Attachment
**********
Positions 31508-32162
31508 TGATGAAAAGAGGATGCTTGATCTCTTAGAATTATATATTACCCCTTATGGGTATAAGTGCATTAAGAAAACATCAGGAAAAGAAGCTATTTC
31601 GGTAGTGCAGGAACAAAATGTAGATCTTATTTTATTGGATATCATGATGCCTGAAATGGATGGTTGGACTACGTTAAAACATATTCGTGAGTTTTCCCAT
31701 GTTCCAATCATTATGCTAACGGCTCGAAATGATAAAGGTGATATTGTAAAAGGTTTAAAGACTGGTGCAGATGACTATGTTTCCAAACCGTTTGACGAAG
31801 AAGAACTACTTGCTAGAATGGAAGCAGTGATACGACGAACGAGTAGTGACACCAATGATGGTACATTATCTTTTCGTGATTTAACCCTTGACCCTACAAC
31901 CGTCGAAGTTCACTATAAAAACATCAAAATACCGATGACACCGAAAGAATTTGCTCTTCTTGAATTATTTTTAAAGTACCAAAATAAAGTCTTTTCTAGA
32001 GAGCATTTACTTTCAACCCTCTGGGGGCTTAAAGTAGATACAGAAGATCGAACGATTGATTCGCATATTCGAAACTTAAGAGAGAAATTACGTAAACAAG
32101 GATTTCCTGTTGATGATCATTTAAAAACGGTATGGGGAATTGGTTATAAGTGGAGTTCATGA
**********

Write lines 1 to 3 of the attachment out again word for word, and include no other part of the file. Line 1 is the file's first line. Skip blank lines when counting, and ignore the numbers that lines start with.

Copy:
Positions 31508-32162
31508 TGATGAAAAGAGGATGCTTGATCTCTTAGAATTATATATTACCCCTTATGGGTATAAGTGCATTAAGAAAACATCAGGAAAAGAAGCTATTTC
31601 GGTAGTGCAGGAACAAAATGTAGATCTTATTTTATTGGATATCATGATGCCTGAAATGGATGGTTGGACTACGTTAAAACATATTCGTGAGTTTTCCCAT